Defendants argue that if Polowyj was unable to fully understand the proceedings in the Bisher case, he also must have been unable to fully understand the proceedings in this case. They contend that the lack of full understanding by a juror entitles them to a new trial. At the least, they argue, even if the Bisher incident is not in itself sufficient to justify the granting of the new trial motion, it is sufficient to justify conducting a hearing to determine the extent of Polowyj's understanding of the proceedings in this case for the purpose of resolving the new trial motion.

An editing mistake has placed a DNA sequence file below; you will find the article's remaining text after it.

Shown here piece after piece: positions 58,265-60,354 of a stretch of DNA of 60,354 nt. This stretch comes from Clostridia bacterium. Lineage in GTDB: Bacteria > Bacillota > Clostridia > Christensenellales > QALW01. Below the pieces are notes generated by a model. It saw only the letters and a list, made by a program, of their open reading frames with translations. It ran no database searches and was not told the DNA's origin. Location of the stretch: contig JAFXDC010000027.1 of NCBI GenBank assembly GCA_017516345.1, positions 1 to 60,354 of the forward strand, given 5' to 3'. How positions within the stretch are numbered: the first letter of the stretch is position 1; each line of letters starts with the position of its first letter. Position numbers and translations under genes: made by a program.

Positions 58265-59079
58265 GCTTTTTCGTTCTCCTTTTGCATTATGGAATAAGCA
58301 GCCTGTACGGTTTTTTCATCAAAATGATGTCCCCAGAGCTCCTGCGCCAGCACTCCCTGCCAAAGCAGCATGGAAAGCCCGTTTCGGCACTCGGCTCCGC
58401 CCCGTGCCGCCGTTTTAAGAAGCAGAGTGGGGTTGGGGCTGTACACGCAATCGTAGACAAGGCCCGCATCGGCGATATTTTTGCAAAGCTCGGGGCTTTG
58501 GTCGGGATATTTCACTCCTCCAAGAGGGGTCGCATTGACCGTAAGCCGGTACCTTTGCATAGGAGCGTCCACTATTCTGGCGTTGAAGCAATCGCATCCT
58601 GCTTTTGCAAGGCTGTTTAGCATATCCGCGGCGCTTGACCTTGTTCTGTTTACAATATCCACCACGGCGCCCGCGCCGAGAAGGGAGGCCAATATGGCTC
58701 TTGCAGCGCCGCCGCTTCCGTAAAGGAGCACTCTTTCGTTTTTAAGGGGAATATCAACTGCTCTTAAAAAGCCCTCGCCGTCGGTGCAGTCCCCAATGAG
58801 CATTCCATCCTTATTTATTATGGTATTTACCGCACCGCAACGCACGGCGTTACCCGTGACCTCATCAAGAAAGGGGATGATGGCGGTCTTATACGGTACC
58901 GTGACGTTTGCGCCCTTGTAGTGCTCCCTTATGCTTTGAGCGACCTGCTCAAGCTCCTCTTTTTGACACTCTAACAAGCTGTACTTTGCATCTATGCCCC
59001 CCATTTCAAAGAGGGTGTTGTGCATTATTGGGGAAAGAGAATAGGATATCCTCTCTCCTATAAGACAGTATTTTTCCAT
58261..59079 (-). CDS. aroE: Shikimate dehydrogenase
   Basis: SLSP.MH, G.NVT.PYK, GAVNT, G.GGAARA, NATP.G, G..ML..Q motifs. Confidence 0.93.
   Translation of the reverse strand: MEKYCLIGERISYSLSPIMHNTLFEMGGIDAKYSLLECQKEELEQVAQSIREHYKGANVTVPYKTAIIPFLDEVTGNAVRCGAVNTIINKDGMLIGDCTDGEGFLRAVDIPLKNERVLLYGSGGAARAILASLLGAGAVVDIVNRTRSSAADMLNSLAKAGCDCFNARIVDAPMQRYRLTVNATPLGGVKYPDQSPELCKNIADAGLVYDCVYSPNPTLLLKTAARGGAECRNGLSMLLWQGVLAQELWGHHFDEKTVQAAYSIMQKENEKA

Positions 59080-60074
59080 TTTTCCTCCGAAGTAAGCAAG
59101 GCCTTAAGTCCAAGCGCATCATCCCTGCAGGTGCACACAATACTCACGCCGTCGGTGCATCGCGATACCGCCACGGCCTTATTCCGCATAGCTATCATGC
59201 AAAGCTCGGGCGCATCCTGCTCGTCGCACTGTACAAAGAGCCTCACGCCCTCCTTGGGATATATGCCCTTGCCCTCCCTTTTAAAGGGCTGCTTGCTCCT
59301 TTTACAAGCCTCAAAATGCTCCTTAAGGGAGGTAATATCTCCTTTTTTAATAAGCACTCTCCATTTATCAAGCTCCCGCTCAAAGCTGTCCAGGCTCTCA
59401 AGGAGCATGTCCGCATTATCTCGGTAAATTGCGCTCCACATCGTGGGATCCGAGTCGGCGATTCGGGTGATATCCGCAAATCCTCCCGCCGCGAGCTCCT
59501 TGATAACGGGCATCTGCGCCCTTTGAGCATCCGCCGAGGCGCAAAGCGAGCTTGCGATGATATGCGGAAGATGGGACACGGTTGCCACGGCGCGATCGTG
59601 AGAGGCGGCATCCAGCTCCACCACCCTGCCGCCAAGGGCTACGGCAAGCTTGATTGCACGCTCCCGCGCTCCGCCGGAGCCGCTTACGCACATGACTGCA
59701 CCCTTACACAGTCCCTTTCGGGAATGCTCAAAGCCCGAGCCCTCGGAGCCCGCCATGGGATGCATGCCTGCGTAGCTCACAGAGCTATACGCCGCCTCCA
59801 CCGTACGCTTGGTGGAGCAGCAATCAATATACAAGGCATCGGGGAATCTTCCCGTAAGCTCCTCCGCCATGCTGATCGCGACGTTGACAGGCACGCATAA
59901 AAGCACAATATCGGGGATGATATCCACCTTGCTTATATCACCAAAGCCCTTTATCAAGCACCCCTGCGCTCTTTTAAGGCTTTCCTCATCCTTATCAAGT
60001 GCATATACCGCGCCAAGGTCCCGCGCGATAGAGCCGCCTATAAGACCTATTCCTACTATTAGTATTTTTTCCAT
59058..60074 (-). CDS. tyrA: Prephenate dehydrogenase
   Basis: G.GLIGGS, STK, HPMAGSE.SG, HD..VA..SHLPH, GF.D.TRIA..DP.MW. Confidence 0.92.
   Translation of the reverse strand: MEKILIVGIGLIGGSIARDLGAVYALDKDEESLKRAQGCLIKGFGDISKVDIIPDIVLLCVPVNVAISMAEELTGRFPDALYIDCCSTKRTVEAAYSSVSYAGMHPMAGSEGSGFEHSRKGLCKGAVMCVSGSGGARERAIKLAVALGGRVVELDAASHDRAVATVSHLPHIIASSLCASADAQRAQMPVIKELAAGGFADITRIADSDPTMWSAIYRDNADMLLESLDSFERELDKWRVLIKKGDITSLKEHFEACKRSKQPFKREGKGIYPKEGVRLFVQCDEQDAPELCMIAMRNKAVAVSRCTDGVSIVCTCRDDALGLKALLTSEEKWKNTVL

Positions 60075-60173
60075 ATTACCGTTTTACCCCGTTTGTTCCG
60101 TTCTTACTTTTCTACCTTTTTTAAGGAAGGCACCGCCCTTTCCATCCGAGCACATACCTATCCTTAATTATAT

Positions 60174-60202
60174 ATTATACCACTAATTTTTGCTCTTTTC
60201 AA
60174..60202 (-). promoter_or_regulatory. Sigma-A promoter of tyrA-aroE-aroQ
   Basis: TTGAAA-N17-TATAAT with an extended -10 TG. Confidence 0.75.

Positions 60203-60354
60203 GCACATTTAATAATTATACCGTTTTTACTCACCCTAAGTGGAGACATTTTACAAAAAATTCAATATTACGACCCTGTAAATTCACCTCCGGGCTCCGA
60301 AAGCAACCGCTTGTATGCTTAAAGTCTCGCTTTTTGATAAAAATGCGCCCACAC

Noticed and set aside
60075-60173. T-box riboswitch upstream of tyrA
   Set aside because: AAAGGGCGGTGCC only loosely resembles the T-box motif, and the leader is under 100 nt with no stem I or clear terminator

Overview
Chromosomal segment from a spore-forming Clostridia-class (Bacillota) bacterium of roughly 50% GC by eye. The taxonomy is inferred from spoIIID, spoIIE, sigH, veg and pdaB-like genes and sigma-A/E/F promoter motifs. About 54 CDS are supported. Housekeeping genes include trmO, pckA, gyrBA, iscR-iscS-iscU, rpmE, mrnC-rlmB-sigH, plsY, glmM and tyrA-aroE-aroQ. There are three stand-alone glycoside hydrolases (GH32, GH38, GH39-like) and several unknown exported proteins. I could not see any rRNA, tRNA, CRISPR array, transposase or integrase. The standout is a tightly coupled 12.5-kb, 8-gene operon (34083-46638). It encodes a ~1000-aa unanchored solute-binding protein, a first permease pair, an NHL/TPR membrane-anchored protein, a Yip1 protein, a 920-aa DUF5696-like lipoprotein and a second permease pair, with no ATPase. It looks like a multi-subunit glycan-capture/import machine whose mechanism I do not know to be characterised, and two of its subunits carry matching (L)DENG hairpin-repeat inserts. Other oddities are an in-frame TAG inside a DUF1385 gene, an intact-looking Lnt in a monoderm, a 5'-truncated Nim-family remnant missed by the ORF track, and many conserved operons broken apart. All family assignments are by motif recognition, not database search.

*1370 The parties have not called the attention of the court to any reported decision dealing with this particular type of fact situation. Generally, the courts have refused to allow inquiry into the basis for jurors' votes, particularly when the question goes to such matters as a juror's mental processes or intra-jury deliberations. Investigation may be conducted, however, into "extraneous influences" on the outcome, such as jurors' extrajudicial communications with third parties or exposure to news items about the case. See generally Government of Virgin Islands v. Gereau, 523 F.2d 140 (3d Cir. 1975), cert. denied, 424 U.S. 917, 96 S. Ct. 1119, 47 L. Ed. 2d 323 (1976); United States v. Wilson, 175 U.S. App.D.C. 173, 176-177, 534 F.2d 375, 378-79 (1976); ABA Standards Relating to Trial by Jury, § 5.7 & Commentary thereto (Approved Draft, 1968). Polowyj's understanding of the English language or lack thereof is not an extraneous influence, however. The most pertinent case that I have found is United States v. Dioguardi, 492 F.2d 70 (2d Cir.), cert. denied, 419 U.S. 829, 95 S. Ct. 49, 42 L. Ed. 2d 53 (Ostrer, petitioner) & 419 U.S. 873, 95 S. Ct. 134, 42 L. Ed. 2d 112 (Dioguardi, petitioner) (1974), which dealt with an attempt to impeach a jury verdict on the basis of a juror's alleged mental incompetence. In considering that issue, the Court of Appeals stated: